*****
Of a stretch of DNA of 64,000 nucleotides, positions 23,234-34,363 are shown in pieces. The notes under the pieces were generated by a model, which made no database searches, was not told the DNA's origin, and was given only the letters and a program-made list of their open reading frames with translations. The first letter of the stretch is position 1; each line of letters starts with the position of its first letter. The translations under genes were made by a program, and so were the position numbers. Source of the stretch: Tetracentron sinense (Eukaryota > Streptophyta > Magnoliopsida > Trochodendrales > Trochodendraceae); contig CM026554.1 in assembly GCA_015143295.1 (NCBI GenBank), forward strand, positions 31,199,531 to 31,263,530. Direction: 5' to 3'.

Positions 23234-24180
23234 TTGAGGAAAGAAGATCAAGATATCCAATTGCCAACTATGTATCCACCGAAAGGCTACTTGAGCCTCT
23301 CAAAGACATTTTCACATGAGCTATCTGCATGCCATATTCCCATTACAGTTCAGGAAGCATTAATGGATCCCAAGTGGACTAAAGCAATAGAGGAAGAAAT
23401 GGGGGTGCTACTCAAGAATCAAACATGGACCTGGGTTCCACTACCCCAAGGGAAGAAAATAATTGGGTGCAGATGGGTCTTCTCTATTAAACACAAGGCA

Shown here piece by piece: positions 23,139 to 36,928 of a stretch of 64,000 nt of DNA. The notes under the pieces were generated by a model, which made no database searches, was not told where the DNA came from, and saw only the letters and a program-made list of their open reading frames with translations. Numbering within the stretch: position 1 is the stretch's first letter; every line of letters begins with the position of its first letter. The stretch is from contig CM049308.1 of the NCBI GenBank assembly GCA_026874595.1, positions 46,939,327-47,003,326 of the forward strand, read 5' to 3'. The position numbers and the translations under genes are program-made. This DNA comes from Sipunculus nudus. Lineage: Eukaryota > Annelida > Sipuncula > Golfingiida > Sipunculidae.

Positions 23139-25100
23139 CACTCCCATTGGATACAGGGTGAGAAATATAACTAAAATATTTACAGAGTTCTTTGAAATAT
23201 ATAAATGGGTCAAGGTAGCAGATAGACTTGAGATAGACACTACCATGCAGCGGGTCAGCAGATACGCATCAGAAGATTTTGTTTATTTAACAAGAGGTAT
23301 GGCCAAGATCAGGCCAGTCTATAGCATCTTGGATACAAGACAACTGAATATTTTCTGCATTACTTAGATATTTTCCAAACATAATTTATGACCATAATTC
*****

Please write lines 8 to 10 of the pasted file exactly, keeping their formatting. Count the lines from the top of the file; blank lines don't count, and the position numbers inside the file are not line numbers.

23139 CACTCCCATTGGATACAGGGTGAGAAATATAACTAAAATATTTACAGAGTTCTTTGAAATAT
23201 ATAAATGGGTCAAGGTAGCAGATAGACTTGAGATAGACACTACCATGCAGCGGGTCAGCAGATACGCATCAGAAGATTTTGTTTATTTAACAAGAGGTAT
23301 GGCCAAGATCAGGCCAGTCTATAGCATCTTGGATACAAGACAACTGAATATTTTCTGCATTACTTAGATATTTTCCAAACATAATTTATGACCATAATTC